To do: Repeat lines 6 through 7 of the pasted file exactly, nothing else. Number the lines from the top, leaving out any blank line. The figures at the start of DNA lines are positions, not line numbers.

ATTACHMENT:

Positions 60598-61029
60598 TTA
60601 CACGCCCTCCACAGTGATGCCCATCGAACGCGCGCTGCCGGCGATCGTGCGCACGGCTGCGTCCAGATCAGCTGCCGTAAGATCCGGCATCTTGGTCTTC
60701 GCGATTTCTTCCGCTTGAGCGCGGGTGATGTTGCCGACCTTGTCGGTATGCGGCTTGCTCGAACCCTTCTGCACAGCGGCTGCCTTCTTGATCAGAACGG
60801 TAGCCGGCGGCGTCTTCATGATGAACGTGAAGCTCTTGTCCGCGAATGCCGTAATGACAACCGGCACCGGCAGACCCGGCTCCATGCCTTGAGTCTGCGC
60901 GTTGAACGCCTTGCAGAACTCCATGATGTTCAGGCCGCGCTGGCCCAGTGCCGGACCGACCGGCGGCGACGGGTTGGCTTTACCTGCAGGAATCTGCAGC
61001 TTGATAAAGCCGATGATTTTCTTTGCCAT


60901 GTTGAACGCCTTGCAGAACTCCATGATGTTCAGGCCGCGCTGGCCCAGTGCCGGACCGACCGGCGGCGACGGGTTGGCTTTACCTGCAGGAATCTGCAGC
61001 TTGATAAAGCCGATGATTTTCTTTGCCAT